Samoa Airways

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Polynesian Airlines.png
IATA ICAO Callsign
Founded 1959
Hubs Faleolo International Airport
Subsidiaries Polynesian Ground Handling
Fleet size 3
Destinations 3
Company slogan Airline of Samoa
Parent company Government of Samoa
Headquarters Apia, Samoa
Key people Alvin Tuala (CEO)

Samoa Airways is an airline based in Samoa. Its headquarters are located in the Samoa National Provident Fund (SNPF) Building on beach road in the capital, Apia.[1] Formerly a Pan-Pacific carrier, the establishment of Virgin Samoa (a partnership between Virgin Australia Holdings, the Government of Samoa and Grey Investment Group), Polynesian Airlines has restricted itself to shorter flights to neighbouring islands as part of the agreement.[2] Polynesian's main operating base is Faleolo International Airport, Apia. When Virgin Samoa ceases in 2017, it is proposed that Polynesian Airlines resume long distance flights.


Polynesian Airlines' Percival Prince

The airline was established in 1959 and started operations in August 1959 with services between Apia and Pago Pago in American Samoa using a Percival Prince aircraft. The government of Western Samoa acquired a controlling interest in 1971. In 1982 Ansett Airlines of Australia signed a five-year management contract with the government to run the airline. This was extended for a further ten years in 1987. In February 1995 a commercial alliance with Air New Zealand was signed to develop marketing, sales and operational relationships. International jet operations have been taken over by Polynesian Blue. The airline is wholly owned by the Government of Samoa, which also has a 49% holding in Virgin Samoa.[3] When Virgin Samoa ceases in 2017, it is proposed that Polynesian Airlines resume long distance flights.[4] Its name will be changed to Samoa Airways following the end of Virgin Samoa [5]


Current destinations[edit]

As of September 2017, Samoa Airways operates to the following destinations:[6]

American Samoa
New Zealand

Terminated destination[edit]

Samoa Airways previously operated to the following destinations:[7]

Cook Islands
French Polynesia
New Zealand
United States Of America


The Samoa Airways fleet comprises the following aircraft (as of August 2017):[8]

Polynesian Airlines Fleet
Aircraft In Service Orders Passengers Notes
C Y Total
Boeing 737-800 1 8 162 170 Operated by Neos[9]
De Havilland Canada DHC-6-300 Twin Otter 3 19 19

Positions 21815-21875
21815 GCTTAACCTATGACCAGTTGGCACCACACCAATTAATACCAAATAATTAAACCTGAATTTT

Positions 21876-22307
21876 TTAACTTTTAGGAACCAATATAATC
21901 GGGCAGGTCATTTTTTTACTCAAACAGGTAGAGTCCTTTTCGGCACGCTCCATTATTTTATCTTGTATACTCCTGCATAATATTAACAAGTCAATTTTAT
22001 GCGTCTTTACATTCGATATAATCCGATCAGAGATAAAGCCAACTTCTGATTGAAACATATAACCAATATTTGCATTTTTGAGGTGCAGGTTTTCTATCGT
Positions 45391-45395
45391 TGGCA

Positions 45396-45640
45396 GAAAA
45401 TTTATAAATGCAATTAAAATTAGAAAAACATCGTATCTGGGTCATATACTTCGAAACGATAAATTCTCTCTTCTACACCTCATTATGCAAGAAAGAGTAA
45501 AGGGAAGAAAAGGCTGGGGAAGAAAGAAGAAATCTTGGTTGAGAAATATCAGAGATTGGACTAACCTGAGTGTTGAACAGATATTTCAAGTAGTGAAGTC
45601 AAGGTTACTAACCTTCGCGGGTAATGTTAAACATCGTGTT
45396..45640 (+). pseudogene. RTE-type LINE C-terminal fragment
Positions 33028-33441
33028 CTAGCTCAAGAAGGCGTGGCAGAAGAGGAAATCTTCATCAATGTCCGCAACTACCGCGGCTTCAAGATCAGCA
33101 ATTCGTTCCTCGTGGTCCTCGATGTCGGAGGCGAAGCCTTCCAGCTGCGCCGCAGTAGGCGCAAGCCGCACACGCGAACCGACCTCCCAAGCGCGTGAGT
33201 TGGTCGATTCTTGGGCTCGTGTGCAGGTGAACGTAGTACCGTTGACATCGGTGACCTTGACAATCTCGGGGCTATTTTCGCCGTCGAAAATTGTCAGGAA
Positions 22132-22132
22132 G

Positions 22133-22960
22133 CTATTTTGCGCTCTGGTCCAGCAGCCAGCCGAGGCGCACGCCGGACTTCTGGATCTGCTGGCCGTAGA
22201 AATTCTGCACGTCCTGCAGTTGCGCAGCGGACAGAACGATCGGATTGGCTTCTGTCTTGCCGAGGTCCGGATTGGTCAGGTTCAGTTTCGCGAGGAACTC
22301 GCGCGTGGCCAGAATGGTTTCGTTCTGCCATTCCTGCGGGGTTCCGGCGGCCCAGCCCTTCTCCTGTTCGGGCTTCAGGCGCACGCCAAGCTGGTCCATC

Total 4

Previously operated[edit]

Accidents and incidents[edit]

  • On 11 May 1966 at around 18:10 local time, the three crew members operating a Polynesian Airlines Douglas R4D-5 (registered 5W-FAB) on training flight lost control of the aircraft when a door separated mid-flight over the Apolima Strait, by which the vertical stabilizer was damaged. There were no survivors of the subsequent crash.[10]
  • On 13 January 1970 at 02:54 local time, Polynesian Airlines Flight 208B, which was operated by a Douglas C-47B (registered 5W-FAC), crashed into the sea shortly after take-off from Faleolo International Airport on an international non-scheduled passenger flight to Pago Pago International Airport, American Samoa, killing the 29 passengers and three crew on board.[11]
  • On 20 August 1988, a Polynesian Airlines Britten-Norman Islander (registered 5W-FAF) was damaged beyond repair when it overshot the runway upon landing at Asau Airport.[12]
  • On 7 January 1997 at around 11:00 local time, a Polynesian Airlines Twin Otter crashed into Mount Vaea in Samoa during bad weather conditions, a so-called controlled flight into terrain. The aircraft had been operating Flight 211 from Pago Pago to Apia, when the pilots decided to divert to Faleolo Airport. In the crash, two of three passengers and one of the two pilots lost their lives.[13]


  1. ^ "Our Company" - Polynesian Airlines website retrieved 25 May 2011
  2. ^ Polynesian Airlines accessed 25 November 2008
  3. ^ "Directory: World Airlines". Flight International. 2007-04-10. p. 65. 
  4. ^ Samoa poised to end joint venture with Virgin Radio New Zealand 16 May 2017
  5. ^ [1] Radio New Zealand 5 July 2017
  6. ^
  7. ^ Polynesian Airlines July 2007
  8. ^ "Global Airline Guide 2017 (Part Two)". Airliner World (November 2017): 30. 
  9. ^
  10. ^ Harro Ranter (11 May 1966). "ASN Aircraft accident Douglas R4D-5 (DC-3) 5W-FAB Apolima Strait". Retrieved 14 August 2015. 
  11. ^ "5W-FAC Accident description". Aviation Safety Network. Retrieved 11 October 2010. 
  12. ^ Harro Ranter (20 August 1988). "ASN Aircraft accident Britten-Norman BN-2A Islander 5W-FAF Asau Airport (AAU)". Retrieved 14 August 2015. 
  13. ^ Harro Ranter (7 January 1997). "ASN Aircraft accident de Havilland Canada DHC-6 Twin Otter 300 5W-FAU Apia-Fagali'i Airport (FGI)". Retrieved 14 August 2015. 

External links[edit]